Every Elder Lost is a Library Lost…

Teal G. Donn Teal, one of the founders of the Gay Activists Alliance (GAA) organization in late 1969, died February 3, 2009 after a long illness. He was 76 years old.

 

On February 23rd 1969, his pro-Gay New York Times article, "Why Can't 'We' Love Happily Ever After, Too?" appeared: a protest against the "doomed misfit/sinner" stereotype of American Gay men and lesbians in film, on stage, and in literature. The article provoked great response, and was followed on June 1st by "Why Record Homosexual Anguish?", a Times review of A&M Records' original-cast recording of Mart Crowley's play "The Boys in the Band."

More importantly, he wrote the first history of the Gay liberation movement, "The Gay Militants" (Stein & The Militant Homosexual Day, 1971; St. Martin's Press, 1995), as well as articles in The Advocate, Ovation, Musical America, and other magazine and newspapers, notably the Village Voice, in which appeared "Straight Father, Gay Son: A Memoir of Reconciliation" on June 26, 1978; the article was later republished under Mr. Teal's nom de plume, Roger Forsythe, in Ralph Keyes' 1992 collection for HarperCollins, Sons on Fathers.

Historian David Carter adds: Donn's closest friends, Trumbull Rogers and Randy Wicker, the early homophile movement militant, asked me to make the above material available to the media. I volunteered to use whatever media was available when they remarked to me that he and Randy would arrange a memorial service for Donn "although only seven people will show up."  

I volunteered to do this, because I regard Teal's book, The Gay Militants, as one of the most important works of LGBT history and I did not want Donn's passing to be noted by only a handful of people. As the author of The Stonewall Riots I have always said that the Stonewall Riots are important only because they gave birth to the Gay liberation movement, just as the fall of the Bastille is important because it led to the French Revolution. If that book was about the spark that set things off, then Donn's was about something immeasurably more important: the revolution itself. And a damn fine history it was, written by Donn, who went to all the meetings he reported about in the book, allowing the book to be both highly accurate, have a wealth of detail and be told with an immediacy that makes it gripping to read. Unfortunately the book has been rather forgotten except by scholars. Anyone who has an interest in Gay history should — no…rather he or she must read this book.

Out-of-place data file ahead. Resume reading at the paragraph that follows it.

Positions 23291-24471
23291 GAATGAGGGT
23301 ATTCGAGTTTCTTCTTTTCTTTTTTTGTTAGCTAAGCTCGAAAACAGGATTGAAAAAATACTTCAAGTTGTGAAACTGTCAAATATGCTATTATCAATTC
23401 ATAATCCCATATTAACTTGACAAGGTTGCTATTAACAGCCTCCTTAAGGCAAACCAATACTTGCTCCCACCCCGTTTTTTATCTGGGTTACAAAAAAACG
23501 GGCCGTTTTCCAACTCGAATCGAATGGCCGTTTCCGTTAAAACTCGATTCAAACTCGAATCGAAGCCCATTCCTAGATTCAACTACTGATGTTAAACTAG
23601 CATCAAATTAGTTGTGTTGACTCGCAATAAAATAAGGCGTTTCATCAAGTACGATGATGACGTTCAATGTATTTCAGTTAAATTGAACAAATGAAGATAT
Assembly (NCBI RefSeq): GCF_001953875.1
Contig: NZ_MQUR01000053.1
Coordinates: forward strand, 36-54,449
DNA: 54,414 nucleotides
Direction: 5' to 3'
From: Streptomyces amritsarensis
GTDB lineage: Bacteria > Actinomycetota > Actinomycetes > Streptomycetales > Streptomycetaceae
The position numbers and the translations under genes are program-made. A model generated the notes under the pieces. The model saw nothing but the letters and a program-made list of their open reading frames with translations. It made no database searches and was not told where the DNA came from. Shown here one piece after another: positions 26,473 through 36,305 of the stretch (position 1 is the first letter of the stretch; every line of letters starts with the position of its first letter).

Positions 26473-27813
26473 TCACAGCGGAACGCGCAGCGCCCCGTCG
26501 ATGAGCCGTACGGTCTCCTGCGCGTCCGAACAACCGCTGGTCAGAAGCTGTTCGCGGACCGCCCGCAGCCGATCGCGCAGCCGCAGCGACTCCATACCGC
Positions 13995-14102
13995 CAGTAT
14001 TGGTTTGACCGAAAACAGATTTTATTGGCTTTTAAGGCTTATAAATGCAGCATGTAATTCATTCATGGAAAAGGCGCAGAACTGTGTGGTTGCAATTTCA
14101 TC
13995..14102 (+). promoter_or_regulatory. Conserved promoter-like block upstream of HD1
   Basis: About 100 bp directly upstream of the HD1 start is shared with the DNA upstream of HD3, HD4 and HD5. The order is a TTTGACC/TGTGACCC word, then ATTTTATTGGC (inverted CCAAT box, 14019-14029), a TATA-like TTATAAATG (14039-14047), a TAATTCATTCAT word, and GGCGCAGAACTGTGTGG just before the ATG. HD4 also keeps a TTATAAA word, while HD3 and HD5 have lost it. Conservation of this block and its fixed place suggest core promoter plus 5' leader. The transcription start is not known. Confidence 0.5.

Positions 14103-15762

Donn was one of the co-founders of the Gay Activist Alliance (GAA), the organization that was the main exemplar of that revolution, and, unfortunately today too many people have forgotten about GAA, Donn was so modest that not many people ever thought of him as a founder of GAA, but he was one of the original 13 wo started it in December of 1969. 

 

Let us remember, then, that this is year is not only the 40th anniversary of the birth of the Gay Liberation Front (GLF) and of the Gay Activist Alliance and hence of the Gay liberation movement, that critical phase of Gay, Lesbian, Bisexual and Transgender civil rights movement that put us on the map for all time. 

 

Donn Teal was born in Columbus, Ohio.

 

Also: The Oscar Wilde Bookstore has announced that, under the strains of the current economy, it is closing its doors. The Oscar Wilde Bookstore first opened in 1967. OscarWildeoutside

One thought on “Every Elder Lost is a Library Lost…”

  1. Donn Teal’s “The Gay Militants” was one of the first books I read as I was coming out, along with Pete Fisher’s “The Gay Mystique” and Jack Nichols’s and Lige Clarke’s “I Have More Fun With You Than Anybody.” In “The Gay Militants,” Teal quoted extensively from ephemeral movement material that is now long lost or very hard to find. His is still the definitive account of the GLBT movement during its post-Stonewall “heroic age.”

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